ELEGANTS: A Knight With The Elegants
All Songs Written By Al Brown and Groups. Thornett Music BMI
In 1957 Al Brown became heavily involved in the N.Y.C. Group Harmony Sound of ”Do Wop". He was approached by a new record company "Joyce" and was asked to provide material and groups so they could be released on this new label. Al recorded several masters of which the following were picked by Joyce, although many of these sides were unreleased until now.
With the exception of ”Bad Motorcycle” by the Storey Sisters sold to Cameo Records and the unreleased 104-A "You Make Me Feel This Way” by an unknown single artist (Too Bluesy for this LP), here are all the tapes Joyce Records purchased.
Probably the most famous of these tapes are the 4 sides done by The Crests. Two of these sides were missing and this makes me believe they were sold to Times Square Records now owned by Relic Records. These same two sides appear on Lost Nite records, recently they surfaced on Collectables and appeared on Music Tone - owned by Andy Leonetti, who sold me the Joyce Tapes. The two sides "My Juanita” and “Sweetest One" most definatly belong on this album. So, if I stepped on someone’s toes I apologize.
“Bad Motorcycle" was released on the Peak Label as was the Starlites “Missing You” and ”Kiss Me Baby" although it was assigned a Joyce release number. The two sides by the ”Love Notes” were assigned a stange release number 1928-A &, B and these sides surfaced in error with The Starlites Labels on them and today are considered collectable treasures.
The ”Love Notes” tunes were written with Al by group member Wesley Hazzard who explained why they were also called the "5 Sounds” and backed Russ Riely on the Aljon Release “Tonight Must Live On”. Other sides recorded for Joyce but rejected at the time, due to the fact they had too much product, rather then it being bad material are: “Dolores” by The Crescents and ”My Greatest Thrill” and “Joanie” by The Starlites - (Available on the Relic L.P. ”Golden Groups Vol. 17")
“Pen Pal” was again recorded in 1964 by Johnny Cassell and appears on Al Brown's 1964 Lp ”Dyno Sounds”. Al would rerecord many songs and his affiliation with these groups would last throughout the years (See Crystal Ball Lp #116 Al Brown's New York Sound Vol. 1).
In many cases the above sides have studio chatter and corrections to help bring back the actual 1957 recording session atmosphere. This Album is sole property of Crystal Ball Records who purchased the Joyce Tapes from their current owner Andy Leonetti. Also Thanks to the cooperation of The Great Mr. Al Brown who's help was invaluable in putting this package together.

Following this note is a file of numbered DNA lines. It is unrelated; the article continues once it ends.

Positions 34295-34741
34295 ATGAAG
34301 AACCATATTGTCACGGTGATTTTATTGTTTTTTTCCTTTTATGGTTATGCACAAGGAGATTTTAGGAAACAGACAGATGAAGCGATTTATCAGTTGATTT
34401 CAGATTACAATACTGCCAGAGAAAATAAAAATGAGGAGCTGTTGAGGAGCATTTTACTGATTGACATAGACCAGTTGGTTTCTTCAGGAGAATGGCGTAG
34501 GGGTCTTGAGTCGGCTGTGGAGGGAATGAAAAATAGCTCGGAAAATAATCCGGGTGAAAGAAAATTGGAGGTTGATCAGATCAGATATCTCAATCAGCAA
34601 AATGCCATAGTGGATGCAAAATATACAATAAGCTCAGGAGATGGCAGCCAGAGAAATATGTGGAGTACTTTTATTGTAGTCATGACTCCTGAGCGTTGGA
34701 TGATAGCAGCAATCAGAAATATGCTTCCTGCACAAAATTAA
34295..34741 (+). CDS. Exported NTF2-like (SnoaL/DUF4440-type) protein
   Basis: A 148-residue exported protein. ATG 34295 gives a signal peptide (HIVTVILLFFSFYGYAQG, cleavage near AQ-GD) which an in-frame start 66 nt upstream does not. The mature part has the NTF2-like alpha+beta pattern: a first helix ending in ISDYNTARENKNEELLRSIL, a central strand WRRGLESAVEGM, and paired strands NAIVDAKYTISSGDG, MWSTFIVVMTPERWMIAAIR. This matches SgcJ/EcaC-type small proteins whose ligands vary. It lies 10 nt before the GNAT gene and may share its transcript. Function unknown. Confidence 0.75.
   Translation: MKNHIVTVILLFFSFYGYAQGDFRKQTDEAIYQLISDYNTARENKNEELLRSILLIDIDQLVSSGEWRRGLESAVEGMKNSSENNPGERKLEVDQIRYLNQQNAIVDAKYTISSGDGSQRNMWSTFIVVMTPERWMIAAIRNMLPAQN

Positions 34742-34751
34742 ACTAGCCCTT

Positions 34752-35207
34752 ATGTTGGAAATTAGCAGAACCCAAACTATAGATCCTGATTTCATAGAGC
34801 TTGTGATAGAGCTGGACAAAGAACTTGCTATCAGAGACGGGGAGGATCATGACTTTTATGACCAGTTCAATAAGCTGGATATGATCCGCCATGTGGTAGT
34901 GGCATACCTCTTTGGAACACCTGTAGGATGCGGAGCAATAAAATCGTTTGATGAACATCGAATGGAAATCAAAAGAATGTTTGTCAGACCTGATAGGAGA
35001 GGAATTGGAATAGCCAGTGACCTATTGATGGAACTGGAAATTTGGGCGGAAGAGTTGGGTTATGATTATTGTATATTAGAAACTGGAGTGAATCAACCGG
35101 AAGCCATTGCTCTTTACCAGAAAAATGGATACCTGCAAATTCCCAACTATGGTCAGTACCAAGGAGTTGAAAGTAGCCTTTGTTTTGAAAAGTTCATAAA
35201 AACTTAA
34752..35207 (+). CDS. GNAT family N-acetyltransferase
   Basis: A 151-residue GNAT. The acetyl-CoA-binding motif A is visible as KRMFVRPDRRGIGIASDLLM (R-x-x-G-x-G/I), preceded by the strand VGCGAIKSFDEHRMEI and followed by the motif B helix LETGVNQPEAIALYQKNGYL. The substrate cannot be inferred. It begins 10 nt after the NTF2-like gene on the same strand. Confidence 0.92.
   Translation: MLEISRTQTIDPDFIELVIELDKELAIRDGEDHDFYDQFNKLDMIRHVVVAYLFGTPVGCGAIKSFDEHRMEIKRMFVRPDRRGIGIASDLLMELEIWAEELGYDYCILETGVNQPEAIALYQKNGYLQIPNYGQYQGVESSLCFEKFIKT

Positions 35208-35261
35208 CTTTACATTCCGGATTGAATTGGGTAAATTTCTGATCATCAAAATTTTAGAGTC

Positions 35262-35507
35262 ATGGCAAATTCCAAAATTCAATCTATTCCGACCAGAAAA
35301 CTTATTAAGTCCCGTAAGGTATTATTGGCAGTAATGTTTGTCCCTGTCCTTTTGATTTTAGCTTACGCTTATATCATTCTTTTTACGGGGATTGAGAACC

Crystal Ball Records is a Division of Crystal Ball Productions which is a subsidiary of ADEDKEN INC. I am pleased to make these tapes available to you the collector, over 27 years ago and still sounding better then ever. Thank you AL BROWN
Article properties: ELEGANTS: A Knight With The Elegants
|Elegants, The - A Knight With The Elegants LP 1|
|01||Rama Lama Ding Dong||ELEGANTS|| |
|02||Woo Woo Train||ELEGANTS|| |
|03||Little Boy Blue||ELEGANTS|| |
|04||Blue Berry Hill||ELEGANTS|| |
|05||The Lion Sleeps Tonight||ELEGANTS|| |
|07||The Wanderer||ELEGANTS|| |
|08||Little Star||ELEGANTS|| |
|09||Please Believe Me||ELEGANTS|| |
|10||Will You Still Love Me Tomorrow||ELEGANTS|| |
|11||Peggy Sue||ELEGANTS|| |
|12||See Saw||ELEGANTS|| |
|13||Getting Dizzy||ELEGANTS|| |
|14||Peace Of Mind||ELEGANTS|| |
|15||Out Of Sight Out Of Mind||ELEGANTS|| |
Just as New York was ground zero for black vocal groups, now a battalion of Italian-American aggregations from the same metropolis followed their lead. The Elegants hailed from Staten Island; lead singer Vito Picone and baritone Carman Romano had been members of Pat Cordel and The Crescents, whose 1956 kiddie sound single Darling Come Back, which Vito wrote, came out on the Club label.
When that ended without an encore, Vito and Carman found first tenor Artie Venosa, second tenor Frank Tardogno, and bass Jimmy Moschella to form The Elegants in 1957, taking their name from a liquor ad ("Schenley, the whiskey of elegance"). Vito and Artie brainstormed the mid-tempo Little Star as a nursery rhyme takeoff and talked Bea Kaslin of Hull and Mascot Records into recording their creation in April of 1958 along with the rocking flip Getting Dizzy (all five members penned it).
Kaslin had a habit of passing promising masters along to better-established concerns for national consumption. Instead of contacting her usual source, Leonard Chess (he'd picked up The Monotones' Book Of Love and The Pastels' Been So Long from her), Bea handed the record to ABC-Paramount, which put it out in June on its Apt (for American Paramount Theaters) subsidiary. That did the trick for The Elegants' debut: that August Little Star was the number one pop platter in the U.S. and followed suit on the R&B side.
Which makes it all the more amazing that The Elegants never cracked the Hot 100 again, despite their attractive encore Please Believe Me, taken at much the same mid-tempo clip as their smash, later in the year and a Tardogno-led True Love Affair in early '59. Kaslin put out The Elegants' Little Boy Blue on her Hull label in 1960, but that didn't regenerate their momentum. Neither did a pair of 1960 United Artists releases, nor the one-off Tiny Cloud for ABC the next year. A car wreck sidelined Vito; when he came back, he and The Elegants went their separate ways. At Laurie Records, Picone and his retooled Elegants sang on The Barbarians' 1966 rock hit Moulty. Vito later segued into the personal management biz. .
- Bill Dahl -
Various - Vol.10, Street Corner Symphonies 1958
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